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Australian label Poms’ debut knitwear collection is a tribute to slow craft and strong women

WORDS BY Jasmine Alavuk

A designer’s nod to the much-loved matriarchs of her family.

Australian jewellery brand Poms has come a long way over the last 10 years, beginning with pom pom rings and earrings before becoming one of the Australian fashion set’s favourite eyewear and jewellery brands

Now Adriana Giuffrida, the designer behind Poms, has created the debut knitwear collection for her label. Inspired by the strong women in her life, the collection is titled Nodi, which is the Italian word for ‘many knots’, and a nod to the stylish and much-loved matriarchs of her family.


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When I spoke to Adriana about the new range she told me she is feeling more empowered than ever before, creating unique made-to-order pieces that encapsulate  Poms’ ethos: “to be ethical, to be from the heart, to be interesting, to be honest”.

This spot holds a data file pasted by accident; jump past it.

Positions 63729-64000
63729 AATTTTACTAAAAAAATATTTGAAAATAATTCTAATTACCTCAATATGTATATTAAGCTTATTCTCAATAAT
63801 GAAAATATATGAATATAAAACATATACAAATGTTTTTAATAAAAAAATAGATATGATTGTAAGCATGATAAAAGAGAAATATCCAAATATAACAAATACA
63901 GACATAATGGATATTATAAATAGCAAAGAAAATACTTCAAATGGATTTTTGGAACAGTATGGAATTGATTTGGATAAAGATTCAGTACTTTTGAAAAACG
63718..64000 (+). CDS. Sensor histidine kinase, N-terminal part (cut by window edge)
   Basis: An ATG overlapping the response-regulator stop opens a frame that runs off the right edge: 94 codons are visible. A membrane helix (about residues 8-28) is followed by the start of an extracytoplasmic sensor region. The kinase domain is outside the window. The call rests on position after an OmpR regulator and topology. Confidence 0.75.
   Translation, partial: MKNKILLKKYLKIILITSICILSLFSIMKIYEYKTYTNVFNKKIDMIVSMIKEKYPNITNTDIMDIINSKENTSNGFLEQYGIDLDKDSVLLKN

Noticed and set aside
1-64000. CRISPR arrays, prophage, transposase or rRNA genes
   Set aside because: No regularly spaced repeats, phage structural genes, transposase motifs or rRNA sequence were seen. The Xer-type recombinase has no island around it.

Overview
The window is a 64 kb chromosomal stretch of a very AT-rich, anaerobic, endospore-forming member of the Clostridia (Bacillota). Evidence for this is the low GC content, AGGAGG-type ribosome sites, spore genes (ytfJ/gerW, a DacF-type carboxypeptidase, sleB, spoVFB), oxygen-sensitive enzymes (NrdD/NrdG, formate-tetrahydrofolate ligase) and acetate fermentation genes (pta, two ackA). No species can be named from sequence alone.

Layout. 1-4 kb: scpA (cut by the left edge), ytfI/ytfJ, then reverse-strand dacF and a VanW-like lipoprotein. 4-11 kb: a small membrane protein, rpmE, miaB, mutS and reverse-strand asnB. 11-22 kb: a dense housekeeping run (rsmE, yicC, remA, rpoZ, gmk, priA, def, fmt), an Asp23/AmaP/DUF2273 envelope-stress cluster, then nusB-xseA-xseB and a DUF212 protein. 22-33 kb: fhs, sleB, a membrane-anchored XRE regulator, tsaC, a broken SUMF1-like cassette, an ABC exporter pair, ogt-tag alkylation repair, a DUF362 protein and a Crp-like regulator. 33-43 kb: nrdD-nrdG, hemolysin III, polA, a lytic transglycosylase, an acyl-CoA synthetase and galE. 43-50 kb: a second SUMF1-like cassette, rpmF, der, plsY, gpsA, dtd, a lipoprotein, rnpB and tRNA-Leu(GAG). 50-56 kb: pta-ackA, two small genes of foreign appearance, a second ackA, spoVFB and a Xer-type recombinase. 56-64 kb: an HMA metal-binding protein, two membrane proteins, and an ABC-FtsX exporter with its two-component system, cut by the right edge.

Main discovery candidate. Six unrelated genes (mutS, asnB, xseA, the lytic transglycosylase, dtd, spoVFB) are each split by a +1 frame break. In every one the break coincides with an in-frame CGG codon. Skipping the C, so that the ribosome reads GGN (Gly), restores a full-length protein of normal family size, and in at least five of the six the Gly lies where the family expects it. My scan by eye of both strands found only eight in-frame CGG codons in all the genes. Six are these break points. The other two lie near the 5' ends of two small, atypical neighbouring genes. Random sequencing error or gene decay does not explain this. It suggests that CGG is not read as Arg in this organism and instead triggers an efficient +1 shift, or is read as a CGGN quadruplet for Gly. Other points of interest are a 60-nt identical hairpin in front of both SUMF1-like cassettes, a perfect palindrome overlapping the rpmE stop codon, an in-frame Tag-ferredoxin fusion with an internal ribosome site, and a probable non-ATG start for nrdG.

Tell us a bit about your journey with Poms.

So Poms is now entering its tenth year, which is a bit wild to think about. It actually eventuated as a hobby. I was working in production in Sydney for a couple of labels and I was just spending so much time on the computer that I wanted to make things with my hands again. So I started making these little pom pom rings just as a fun thing to do and then a couple of shops were interested and it evolved from there. I started making more pom pom-y things, like pom pom earrings, then I started making eyewear, and it kept growing and evolving in a really organic way. And now, ten years on and two kids later the brand is still going. After last year, and everything that went down in the world, I spent a bit of time thinking about how much I love doing it and how I want to put more energy into it.

When did you decide you wanted to pursue a career in the fashion industry?